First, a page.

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Temperatures of Air Parcels Lifted from the Surface: Background, Application and Nomograms

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  • 1 Marblehead MA 01945
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Abstract

When the temperature of a parcel lifted adiabatically from the surface to a given pressure level (SLT) is subtracted from the ambient temperature at that level, the result is the surface index (SLI) for that level. This quantity, for the 500-mb pressure level, has been found useful in the very-short-range prediction of deep and often severe convection. We examine the thermodynamics of the lifting process, finding that the SLTs are sensitive mainly to surface dewpoint for very warm humid air and to surface temperature for cold air.

Nomograms are presented for determination of SLT's for 850, 700 and 500 mb, given surface temperature and dewpoint and a nominal surface pressure of 950 mb. An approximate correction is given for departures from this pressure. These are intended for use with the routine aviation surface observations. An additional nomogram is provided for use over the sea.

An example of application is shown, based on hourly surface observations and on ambient temperatures interpolated between standard rawinsonde analysis times. Severe convection is observed where large parcel buoyancy is indicated by SLI at 500 mb, with no negative buoyancy at 700 or 850 mb. Apparently unreliable measurements of dewpoint in warm humid air constitute a significant analysis problem, and reliable large-scale predictions of ambient temperature are a requirement for optimum real-time use.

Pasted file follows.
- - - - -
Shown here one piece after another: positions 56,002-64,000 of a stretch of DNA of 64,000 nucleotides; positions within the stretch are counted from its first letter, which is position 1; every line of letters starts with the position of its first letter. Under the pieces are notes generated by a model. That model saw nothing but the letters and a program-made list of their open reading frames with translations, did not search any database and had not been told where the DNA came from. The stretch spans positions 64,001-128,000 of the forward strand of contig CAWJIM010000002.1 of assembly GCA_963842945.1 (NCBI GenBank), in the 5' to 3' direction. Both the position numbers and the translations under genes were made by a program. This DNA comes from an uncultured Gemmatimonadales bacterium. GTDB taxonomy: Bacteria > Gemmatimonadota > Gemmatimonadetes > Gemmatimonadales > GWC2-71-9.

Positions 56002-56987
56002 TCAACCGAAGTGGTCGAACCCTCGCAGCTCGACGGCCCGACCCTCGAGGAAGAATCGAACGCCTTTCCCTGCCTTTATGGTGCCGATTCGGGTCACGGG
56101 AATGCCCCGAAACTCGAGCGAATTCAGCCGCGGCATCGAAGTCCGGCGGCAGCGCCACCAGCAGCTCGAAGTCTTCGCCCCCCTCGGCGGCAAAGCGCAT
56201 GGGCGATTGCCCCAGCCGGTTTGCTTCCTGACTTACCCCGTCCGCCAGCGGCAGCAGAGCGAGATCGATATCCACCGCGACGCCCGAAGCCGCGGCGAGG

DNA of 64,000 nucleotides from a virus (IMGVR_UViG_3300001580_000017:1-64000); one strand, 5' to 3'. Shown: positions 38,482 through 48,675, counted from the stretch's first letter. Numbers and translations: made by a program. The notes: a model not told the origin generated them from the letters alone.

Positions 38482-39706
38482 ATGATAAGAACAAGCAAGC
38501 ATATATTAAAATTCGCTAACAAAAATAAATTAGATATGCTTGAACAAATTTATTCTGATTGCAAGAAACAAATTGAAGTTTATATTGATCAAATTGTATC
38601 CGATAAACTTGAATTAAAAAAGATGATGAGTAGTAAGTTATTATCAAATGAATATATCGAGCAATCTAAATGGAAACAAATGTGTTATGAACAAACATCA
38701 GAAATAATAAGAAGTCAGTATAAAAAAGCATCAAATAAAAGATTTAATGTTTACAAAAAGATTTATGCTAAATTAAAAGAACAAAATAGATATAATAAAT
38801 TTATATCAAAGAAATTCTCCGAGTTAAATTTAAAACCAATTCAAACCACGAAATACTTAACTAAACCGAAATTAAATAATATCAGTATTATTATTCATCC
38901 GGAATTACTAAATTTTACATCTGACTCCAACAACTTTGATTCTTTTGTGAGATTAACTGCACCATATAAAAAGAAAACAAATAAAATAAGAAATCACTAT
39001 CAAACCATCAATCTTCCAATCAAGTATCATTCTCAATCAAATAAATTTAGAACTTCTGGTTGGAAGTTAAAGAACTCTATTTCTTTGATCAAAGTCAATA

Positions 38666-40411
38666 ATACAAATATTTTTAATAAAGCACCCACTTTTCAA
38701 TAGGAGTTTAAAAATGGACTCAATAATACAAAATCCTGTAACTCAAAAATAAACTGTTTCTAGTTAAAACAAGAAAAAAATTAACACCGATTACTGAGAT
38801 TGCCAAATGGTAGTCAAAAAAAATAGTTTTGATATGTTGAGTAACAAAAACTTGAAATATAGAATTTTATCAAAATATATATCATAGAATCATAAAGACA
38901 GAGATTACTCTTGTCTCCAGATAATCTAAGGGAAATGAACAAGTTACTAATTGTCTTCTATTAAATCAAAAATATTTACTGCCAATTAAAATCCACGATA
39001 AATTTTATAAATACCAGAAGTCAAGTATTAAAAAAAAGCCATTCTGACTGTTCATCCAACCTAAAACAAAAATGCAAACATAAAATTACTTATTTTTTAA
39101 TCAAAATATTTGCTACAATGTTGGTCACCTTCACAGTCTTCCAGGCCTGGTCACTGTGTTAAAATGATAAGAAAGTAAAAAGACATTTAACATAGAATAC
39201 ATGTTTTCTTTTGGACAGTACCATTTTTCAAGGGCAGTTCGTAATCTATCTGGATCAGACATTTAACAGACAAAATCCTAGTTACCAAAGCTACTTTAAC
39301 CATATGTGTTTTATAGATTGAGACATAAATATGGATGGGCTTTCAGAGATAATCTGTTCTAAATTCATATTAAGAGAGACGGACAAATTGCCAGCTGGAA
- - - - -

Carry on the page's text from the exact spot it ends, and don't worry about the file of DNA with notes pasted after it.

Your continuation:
Abstract

When the temperature of a parcel lifted adiabatically from the surface to a given pressure level (SLT) is subtracted from the ambient temperature at that level, the result is the surface index (SLI) for that level. This quantity, for the 500-mb pressure level, has been found useful in the very-short-range prediction of deep and often severe convection. We examine the thermodynamics of the lifting process, finding that the SLTs are sensitive mainly to surface dewpoint for very warm humid air and to surface temperature for cold air.

Nomograms are presented for determination of SLT's for 850, 700 and 500 mb, given surface temperature and dewpoint and a nominal surface pressure of 950 mb. An approximate correction is given for departures from this pressure. These are intended for use with the routine aviation surface observations. An additional nomogram is provided for use over the sea.

An example of application is shown, based on hourly surface observations and on ambient temperatures interpolated between standard rawinsonde analysis times. Severe convection is observed where large parcel buoyancy is indicated by SLI at 500 mb, with no negative buoyancy at 700 or 850 mb. Apparently unreliable measurements of dewpoint in warm humid air constitute a significant analysis problem, and reliable large-scale predictions of ambient temperature are a requirement for optimum real-time use.

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